Genre: historical fiction
Plot: When Stella Swift is discovered holding a shard of broken glass near her newborn baby boy, fears that she might harm William result in her being taken to Catcombe – the local asylum. Although the regime is not as harsh as it once was, it’s not somewhere that Tom wants to send his wife – but he has no choice.
Turning to his kind-hearted sister-in-law Grace for help taking care of his other three children whilst he keeps working at the mine seems like the simplest solution until Stella is well – if only there wasn’t the shared history between Tom and Grace…
At first Catcombe seems to offer the respite Stella needs – until one day she becomes convinced that the baby the nurses have given to her is not William. Is Stella losing her mind? Or is it true that a mother will always know her own child?
My verdict: This book took me three days to read. I read it only because I’m interested in how patients were treated in asylums in the 1900’s and the ideas surrounding mental health. Felton writes with such vividness that it’s like watching a film.It is an emotional rollercoaster but it didn’t grab me like a book usually would.Sometimes the plot could be quite cumbersome and some incidents predictable. Being a disabled person, I have empathy towards those that’s patience that were unfairly incarcerated, in the case of nursery maid florrie just because he suffered post natal depression after having a still born daughter and Rose, a young servant girl who got herself pregnant by the son of her employer and was unwed.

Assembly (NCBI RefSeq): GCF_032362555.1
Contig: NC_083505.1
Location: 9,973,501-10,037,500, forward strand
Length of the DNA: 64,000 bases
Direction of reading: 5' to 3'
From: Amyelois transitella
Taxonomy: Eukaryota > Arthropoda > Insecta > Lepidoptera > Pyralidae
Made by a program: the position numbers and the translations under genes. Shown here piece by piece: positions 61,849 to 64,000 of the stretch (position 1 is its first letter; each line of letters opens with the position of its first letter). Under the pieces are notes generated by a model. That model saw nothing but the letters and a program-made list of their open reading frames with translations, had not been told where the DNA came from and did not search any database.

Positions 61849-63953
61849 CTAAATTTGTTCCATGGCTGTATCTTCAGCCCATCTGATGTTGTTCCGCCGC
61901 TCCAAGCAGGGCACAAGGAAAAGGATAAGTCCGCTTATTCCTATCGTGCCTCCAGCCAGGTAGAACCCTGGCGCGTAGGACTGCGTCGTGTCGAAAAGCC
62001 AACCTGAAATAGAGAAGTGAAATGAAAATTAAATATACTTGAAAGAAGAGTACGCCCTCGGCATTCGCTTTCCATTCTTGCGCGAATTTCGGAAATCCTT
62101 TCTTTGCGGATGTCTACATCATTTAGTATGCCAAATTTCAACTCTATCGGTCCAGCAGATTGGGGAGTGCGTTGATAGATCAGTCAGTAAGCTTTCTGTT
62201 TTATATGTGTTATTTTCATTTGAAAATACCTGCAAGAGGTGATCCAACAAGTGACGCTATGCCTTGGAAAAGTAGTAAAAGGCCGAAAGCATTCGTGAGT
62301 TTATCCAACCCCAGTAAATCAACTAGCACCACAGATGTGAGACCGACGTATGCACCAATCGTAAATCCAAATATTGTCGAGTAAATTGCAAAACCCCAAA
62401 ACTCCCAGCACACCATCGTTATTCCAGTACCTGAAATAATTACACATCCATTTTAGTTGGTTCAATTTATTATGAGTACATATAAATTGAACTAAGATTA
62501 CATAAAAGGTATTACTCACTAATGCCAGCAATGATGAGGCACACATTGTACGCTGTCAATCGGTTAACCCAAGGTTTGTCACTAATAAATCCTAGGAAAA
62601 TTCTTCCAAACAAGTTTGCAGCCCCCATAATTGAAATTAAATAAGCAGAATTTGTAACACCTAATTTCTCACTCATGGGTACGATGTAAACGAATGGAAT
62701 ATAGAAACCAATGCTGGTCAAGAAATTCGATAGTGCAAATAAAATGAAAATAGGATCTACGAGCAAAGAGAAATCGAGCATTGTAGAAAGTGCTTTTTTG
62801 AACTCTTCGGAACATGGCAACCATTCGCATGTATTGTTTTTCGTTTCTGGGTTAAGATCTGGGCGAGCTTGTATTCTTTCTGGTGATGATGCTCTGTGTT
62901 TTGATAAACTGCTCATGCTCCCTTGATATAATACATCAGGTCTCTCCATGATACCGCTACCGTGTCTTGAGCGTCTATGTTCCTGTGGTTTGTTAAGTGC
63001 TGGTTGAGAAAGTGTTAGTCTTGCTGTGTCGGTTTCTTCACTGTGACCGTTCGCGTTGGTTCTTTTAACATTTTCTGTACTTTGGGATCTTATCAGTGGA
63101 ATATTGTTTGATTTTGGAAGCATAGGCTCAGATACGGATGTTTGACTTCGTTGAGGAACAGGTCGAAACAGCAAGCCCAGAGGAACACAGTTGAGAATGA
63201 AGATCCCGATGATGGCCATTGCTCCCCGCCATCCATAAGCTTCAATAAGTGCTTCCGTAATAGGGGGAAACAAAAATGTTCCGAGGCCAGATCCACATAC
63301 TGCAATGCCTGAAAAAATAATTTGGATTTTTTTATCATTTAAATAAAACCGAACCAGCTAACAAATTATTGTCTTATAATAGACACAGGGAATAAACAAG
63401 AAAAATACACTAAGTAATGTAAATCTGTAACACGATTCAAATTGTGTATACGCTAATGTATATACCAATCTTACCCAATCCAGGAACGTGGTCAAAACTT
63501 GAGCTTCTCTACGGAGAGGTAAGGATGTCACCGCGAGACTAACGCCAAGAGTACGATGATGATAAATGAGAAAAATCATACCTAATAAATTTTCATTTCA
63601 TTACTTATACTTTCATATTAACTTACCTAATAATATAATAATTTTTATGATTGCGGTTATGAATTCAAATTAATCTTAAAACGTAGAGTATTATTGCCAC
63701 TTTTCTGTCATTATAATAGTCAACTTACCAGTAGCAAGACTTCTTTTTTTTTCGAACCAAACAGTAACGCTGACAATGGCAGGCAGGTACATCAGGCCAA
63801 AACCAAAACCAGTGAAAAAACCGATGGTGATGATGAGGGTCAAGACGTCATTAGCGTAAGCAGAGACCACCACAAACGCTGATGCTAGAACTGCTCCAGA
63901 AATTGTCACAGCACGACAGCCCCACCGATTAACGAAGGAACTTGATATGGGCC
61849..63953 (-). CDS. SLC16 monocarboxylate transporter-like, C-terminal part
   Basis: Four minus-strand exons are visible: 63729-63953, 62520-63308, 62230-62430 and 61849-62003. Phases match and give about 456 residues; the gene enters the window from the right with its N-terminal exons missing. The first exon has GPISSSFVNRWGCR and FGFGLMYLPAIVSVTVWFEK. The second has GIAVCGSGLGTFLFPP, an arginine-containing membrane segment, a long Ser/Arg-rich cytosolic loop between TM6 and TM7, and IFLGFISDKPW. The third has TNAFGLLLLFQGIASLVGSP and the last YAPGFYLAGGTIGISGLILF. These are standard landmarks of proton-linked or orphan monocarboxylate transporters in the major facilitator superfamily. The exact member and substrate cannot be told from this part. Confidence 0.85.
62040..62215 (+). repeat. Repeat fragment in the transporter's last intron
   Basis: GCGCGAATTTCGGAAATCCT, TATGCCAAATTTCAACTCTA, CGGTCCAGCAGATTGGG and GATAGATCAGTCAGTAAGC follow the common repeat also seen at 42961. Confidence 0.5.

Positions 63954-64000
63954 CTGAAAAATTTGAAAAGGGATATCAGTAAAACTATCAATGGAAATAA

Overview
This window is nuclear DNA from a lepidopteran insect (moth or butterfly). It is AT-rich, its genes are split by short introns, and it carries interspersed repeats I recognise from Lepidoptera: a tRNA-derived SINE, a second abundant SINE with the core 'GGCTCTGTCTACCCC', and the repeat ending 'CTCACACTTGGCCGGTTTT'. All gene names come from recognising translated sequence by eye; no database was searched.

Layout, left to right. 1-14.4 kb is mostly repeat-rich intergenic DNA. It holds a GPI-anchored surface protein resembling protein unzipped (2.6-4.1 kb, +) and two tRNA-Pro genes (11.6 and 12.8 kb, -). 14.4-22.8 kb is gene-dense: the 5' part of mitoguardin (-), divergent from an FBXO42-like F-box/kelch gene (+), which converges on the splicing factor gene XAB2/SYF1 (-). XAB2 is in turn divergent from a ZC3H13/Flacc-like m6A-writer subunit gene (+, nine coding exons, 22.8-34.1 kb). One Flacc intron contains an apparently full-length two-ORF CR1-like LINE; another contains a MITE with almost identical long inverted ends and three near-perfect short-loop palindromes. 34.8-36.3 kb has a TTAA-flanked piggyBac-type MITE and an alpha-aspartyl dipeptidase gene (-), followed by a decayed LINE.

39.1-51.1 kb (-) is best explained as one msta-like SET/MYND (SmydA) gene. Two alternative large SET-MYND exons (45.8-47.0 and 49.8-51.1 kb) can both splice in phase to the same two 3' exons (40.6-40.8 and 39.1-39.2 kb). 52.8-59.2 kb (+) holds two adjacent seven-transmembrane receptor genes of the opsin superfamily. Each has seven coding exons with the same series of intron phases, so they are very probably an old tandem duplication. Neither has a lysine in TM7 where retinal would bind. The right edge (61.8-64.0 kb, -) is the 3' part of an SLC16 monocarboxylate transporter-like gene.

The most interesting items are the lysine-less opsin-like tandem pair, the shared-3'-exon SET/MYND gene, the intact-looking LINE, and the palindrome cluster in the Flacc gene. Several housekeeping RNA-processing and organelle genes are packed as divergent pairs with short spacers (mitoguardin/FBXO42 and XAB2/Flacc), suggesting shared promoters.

Fans of upstairs downstairs would like this and Downtown Abbey. Just not my thing but, fans of Dilly Court will enjoy it.